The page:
Опубликован: 06.08.2012 | Доступ: свободный | Студентов: 1327 / 46 | Оценка: 5.00 / 5.00 | Длительность: 53:41:00
Лекция 30:

FreeBSD configuration File


/etc/login.conf describes user parameters set at login time.

In UNIX tradition, root has been the owner of the universe. This is rather primitive, and the 4.3BSD Net/2 relase introduced login classes, which determine session accounting, resource limits and user environment settings. Many programs use the database described in /etc/login.conf to set up a user's login environment and to enforce policy, accounting and administrative restrictions. The login class database also provides the means to authenticate users to the system and to choose the type of authentication.

When creating a user, you may optionally enter a class name, which should match an entry in /etc/login.conf—see page 146 for more details. If you don't, the system uses the entry default for a non-root user. For the root user, the system uses the entry root if it is present, and default otherwise.

The structure of the login configuration database is relatively extensive. It describes a number of parameters, many of which can have two values: a current value and a maximum value. On login, the system sets the values to the -cur (current) value, but the user may, a this option, increase the value to the -max (maximum) value. We'll look at the default entry for an example.

    :path=/sbin /bin /usr/sbin /usr/bin /usr/games /usr/local/sbin /usr/local/bi
n/usr/X11R6/bin ~/bin:\

As in the password file, the fields are delimited by colons (:). In this example, though, lines are continued by placing a backslash (\) at the end of each line except the last. This usage is common in UNIX. Unlike Microsoft usage, a backslash is never used to represent a directory.

This entry defines the following parameters:

  • passwd_format controls the password format used for new passwords. It takes the values des, md5 or blf. See the login.conf(5) manual page for more information about login capabilities.
  • Processes may use as much CPU time as they want. If you change this, you can stop processes that use more than a specific amount of CPU time.
  • The current maximum sizes of the user data segment and the stack are set to 64 MB. The entry doesn't define maximum values for these parameters.
  • The user may lock a maximum of 10 MB of memory per process.
  • The total memory use per process may not exceed 100 MB.
  • There is no limit on the size of data files or core dump files that the user may create.
  • The user may have upto 64 processes.
  • Each process may have upto 64 open files. For some programs, this could be a limitation.
  • The user need not have a home directory to login. The @ symbol specifies that the preceding symbol (requirehome) should be undefined. As a result, the system does not require the home directory.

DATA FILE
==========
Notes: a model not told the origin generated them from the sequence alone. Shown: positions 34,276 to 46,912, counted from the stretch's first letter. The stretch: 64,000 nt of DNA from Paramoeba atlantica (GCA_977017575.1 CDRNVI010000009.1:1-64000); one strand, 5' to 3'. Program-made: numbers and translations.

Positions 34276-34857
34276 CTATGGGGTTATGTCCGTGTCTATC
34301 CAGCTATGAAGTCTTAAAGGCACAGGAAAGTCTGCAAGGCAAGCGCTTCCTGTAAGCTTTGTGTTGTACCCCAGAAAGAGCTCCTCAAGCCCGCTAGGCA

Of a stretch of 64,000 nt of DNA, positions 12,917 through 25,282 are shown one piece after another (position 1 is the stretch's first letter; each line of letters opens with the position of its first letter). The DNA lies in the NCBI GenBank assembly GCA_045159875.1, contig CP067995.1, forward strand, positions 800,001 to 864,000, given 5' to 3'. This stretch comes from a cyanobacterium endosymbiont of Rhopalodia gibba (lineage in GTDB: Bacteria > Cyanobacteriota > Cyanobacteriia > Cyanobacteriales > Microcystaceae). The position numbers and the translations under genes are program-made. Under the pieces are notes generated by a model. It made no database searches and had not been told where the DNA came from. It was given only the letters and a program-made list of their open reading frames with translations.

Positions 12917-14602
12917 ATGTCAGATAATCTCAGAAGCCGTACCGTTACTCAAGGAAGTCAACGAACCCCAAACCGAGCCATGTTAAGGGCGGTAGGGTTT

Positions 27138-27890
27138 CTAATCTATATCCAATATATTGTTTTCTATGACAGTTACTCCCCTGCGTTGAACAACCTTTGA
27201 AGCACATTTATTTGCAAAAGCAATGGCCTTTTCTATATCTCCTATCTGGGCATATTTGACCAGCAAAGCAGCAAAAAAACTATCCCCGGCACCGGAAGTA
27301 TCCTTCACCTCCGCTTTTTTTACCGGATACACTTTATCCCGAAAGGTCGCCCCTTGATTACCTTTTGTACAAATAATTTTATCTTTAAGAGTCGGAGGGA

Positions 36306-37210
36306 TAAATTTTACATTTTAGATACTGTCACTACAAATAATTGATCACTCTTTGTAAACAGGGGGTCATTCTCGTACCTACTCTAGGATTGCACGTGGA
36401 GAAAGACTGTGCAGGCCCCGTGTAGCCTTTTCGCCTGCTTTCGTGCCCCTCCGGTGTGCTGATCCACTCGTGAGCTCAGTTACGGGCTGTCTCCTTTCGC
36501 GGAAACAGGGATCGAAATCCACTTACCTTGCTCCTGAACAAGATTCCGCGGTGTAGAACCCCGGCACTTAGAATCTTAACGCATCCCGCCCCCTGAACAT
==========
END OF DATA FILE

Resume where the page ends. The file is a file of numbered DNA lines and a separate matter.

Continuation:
• By default, the umask is set to 022. See page 184 for more details of umask.
  • The system uses the default authentication scheme for this user.

See the man page login.conf(5) for further details.


/etc/motd (message ofthe day ) is a file whose contents are printed out at login. You can put any message you like in it. See page 114 for an example.


/etc/newsyslog.conf contains configuration information for the newsyslog command: which log files to archive, how many copies, and whether to compress. See newsyslog(8) for further details. If you generate a lot of logging information, you may need to modify this file to avoid overflowing the file system with your/var/log directory.


/etc/nsswitch.conf tells the resolver how to perform name resolution. This file format comes from Solaris and replaces the older /etc/host.conf. It gives you the flexibility to use both /etc/hosts and DNS lookups, for example. You specify the lookup sequence for hostnames with a line like this:

hosts:    files dns

The word hosts here specifies the type of lookup (for host names, not NIS, password entries or something else). The keyword file represents the /etc/hosts file in this case. This file is not installed by default; see the man page nsswitch.conf(8) if you need to use it.


/etc/pccardd.conf and its companion /etc/defaults/pccardd.conf are the configuration files for pccardd. We looked at them in detail in "Chapter 17" , on page 304.


/etc/periodic.conf controls how to perform the maintenance jobs that cron runs during the night:

# Perform  daily/weekly/monthly maintenance.
1       3            *      *      *    root    periodic daily
15      4            *      *      6    root    periodic weekly
30      5            1      *      *    root    periodic monthly

Like /etc/rc.conf, /etc/periodic.conf is an optional file which overrides the default file /etc/defaults/periodic.conf. You don't need to change it at all, but you may find it worthwhile. Read the man page periodic.conf(5) or the file /etc/defaults/periodic.conf for more details.


/etc/printcap describes the printers connected to a system. See page 265 for more details.


/etc/profi le is a default startup file for Bourne-style shells. See page 130 for more details.


/etc/rc.firewall is used to initialize the packet filtering firewall ipfw. See page 389 for further details.


/etc/resolv.conf is used by the resolver library to locate name servers to perform DNS lookups. See 366 for more details.


/etc/syslog.conf is the configuration file for syslogd. See syslogd.conf(5) for further details.